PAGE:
I'm sure there was a question like this before, but I can't find it.

In the Pokemon games, the game doesn't allow you to carry more than 6 Pokemon at any one moment as you travel around. You can own more than 6, but the ones you aren't currently keeping in your party and actively using have to be stored in the PC. (How are living beings stored in a PC?... That's a whole other question...)

Most explanations I have seen have said that the Pokemon league only lets you in if you only use 6 Pokemon, but not all trainers are aiming for the league or even anything since they just train Pokemon for self-defense or companionship. In this case, why would they need to stick to 6 if they aren't aiming for the league?

(Similar limits exist in other games. For example, in lots of RPGs, you can only take 4 people with you on a quest even if you have recruited more than 4. The remaining people have to be benched or stay in an inn. Answers could address more general cases than just the Pokemon games if they wanted to, but should mainly focus on this particular Pokemon case.)

  • $\begingroup$ Welcome to Worldbuilding, kumikan! If you have a moment, please take the tour and visit the help center to learn more about the site. You may also find Worldbuilding Meta and The Sandbox (both of which require 5 rep to post on) useful. Here is a meta post on the culture and style of Worldbuilding.SE, just to help you understand our scope and methods. Have fun! $\endgroup$
    – BKlassen
    Jul 24, 2018 at 20:55
  • $\begingroup$ @BKlassen, please check out this Meta post about comment scripts, and let's hope FoxElemental posts his script, because it's a good one. $\endgroup$
    – JBH
    Jul 24, 2018 at 21:23
  • $\begingroup$ Kumikan, this isn't a worldbuilding question, but a question about the game Pokemon. It's better suited for Role-playing Games. $\endgroup$
    – JBH
    Jul 24, 2018 at 21:26
  • $\begingroup$ @JBH ah, I see what you mean, missed the links in that, my bad $\endgroup$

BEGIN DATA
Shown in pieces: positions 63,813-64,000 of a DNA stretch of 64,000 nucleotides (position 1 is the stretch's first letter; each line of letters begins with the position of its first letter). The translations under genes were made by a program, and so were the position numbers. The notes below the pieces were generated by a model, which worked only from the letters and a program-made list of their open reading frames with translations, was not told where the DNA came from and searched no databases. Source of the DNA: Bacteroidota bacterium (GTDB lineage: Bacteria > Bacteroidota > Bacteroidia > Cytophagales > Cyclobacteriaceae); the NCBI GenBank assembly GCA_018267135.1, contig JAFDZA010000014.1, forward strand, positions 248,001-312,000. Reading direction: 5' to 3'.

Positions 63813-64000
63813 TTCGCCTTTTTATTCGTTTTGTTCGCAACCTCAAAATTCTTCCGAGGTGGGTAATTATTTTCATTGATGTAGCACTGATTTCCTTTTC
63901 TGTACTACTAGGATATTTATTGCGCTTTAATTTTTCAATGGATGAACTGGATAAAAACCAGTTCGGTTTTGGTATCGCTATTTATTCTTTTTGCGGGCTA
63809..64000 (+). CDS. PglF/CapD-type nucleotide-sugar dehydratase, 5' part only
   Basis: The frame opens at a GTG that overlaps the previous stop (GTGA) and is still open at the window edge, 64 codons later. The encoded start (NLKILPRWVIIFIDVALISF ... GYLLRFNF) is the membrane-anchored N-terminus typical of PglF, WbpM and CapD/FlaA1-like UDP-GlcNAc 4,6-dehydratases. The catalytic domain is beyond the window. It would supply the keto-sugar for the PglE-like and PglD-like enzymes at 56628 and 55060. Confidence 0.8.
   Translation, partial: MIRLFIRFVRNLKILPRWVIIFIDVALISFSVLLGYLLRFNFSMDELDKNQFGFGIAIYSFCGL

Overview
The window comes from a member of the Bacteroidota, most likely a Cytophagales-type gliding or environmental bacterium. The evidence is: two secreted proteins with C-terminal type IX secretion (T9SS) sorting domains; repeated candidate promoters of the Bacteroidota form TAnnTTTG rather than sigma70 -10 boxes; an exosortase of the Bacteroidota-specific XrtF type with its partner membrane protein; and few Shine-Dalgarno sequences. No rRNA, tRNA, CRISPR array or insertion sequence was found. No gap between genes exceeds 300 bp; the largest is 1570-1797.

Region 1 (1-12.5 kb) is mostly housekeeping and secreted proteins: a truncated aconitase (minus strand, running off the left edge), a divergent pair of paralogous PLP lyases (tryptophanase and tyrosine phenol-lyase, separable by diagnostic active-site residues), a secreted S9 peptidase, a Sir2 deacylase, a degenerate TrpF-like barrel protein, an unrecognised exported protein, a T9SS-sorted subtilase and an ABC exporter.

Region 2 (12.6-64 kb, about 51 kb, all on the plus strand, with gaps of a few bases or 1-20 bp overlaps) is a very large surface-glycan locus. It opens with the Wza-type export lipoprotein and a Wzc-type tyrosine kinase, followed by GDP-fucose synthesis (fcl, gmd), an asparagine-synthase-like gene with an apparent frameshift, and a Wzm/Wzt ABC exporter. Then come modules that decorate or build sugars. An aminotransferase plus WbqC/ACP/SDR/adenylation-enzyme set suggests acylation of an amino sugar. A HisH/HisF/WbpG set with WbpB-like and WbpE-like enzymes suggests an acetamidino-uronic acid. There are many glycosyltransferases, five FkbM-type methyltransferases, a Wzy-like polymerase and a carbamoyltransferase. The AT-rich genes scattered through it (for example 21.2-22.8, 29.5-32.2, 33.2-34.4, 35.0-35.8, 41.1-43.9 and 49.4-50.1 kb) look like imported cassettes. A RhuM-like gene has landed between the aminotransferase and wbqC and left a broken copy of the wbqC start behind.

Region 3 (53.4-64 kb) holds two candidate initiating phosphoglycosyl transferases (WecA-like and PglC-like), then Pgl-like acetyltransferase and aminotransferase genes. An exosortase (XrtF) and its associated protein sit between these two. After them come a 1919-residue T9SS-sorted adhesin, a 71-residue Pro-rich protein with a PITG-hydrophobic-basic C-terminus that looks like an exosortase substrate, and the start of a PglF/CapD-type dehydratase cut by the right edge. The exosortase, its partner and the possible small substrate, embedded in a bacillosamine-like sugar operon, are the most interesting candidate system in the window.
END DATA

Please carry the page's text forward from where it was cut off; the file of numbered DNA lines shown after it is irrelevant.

– BKlassen
    Jul 24, 2018 at 21:39
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    $\begingroup$ @JBH Lol. This popped up in my inbox eighteen seconds before I finished the answer to that post, since I visit Meta frequently. $\endgroup$ Jul 25, 2018 at 0:06

3 Answers 3


The "Arbitrary limits" are the backbone and nature of gaming, whether with cards, dice or baseballs. The limits help set degrees of difficulty, create a volatile array of challenges, and just basically make it more interesting.

Too many rules, and you have a game that takes years, too few, you have 'Chutes and Ladders' - a happy medium of 'Arbitrary' is best.

Just my opinion.


Game mechanics don't always come to terms with a game world-logic and this may be one of such examples. As you mentioned, the Pokémon League explanation hardly suffice (wannabe league-challengers may stick to a team of six to train, but we can safely assume that most trainers don't even dream of challenging the League).

Pokémon is a pretty bad example when it comes to worldbuilding (imho), so we can only imagine plausible reasons.

Maybe pokéballs, when a pokémon is inside them, get somewhat heavy (due to some side-effect of the strange teleportation, space-compressing magic they run on) and carrying more than six would be unpractical.

More likely, the government forbids bringing along more than six pokémons to keep daily life somewhat balanced. The six limit could avoid accomplished trainers carrying a little army of monsters around. It can be seen as a matter of public security, also, seeing how pokémon are able to start fires, earthquakes, alter minds etc. This makes sense to some extent (since after all carrying 10 Rattatas isn't more dangerous that having a Gyarados) but again, laws need to be enforced...

Maybe it's just due to sportsmanship ;)


There are (and, critically, historically were severe) hardware and software limitations on how complicated things could be, how many images could be rendered on the screen, how many things could be animated, and how much data could be stored on game media.

So in addition to Joe's excellent answer about game balance for interesting play (when there's a choice to be made about a game being fun to play vs. being realistic, going with fun to play is smart), video games have hard constraints on how many "realistic" elements they can simulate.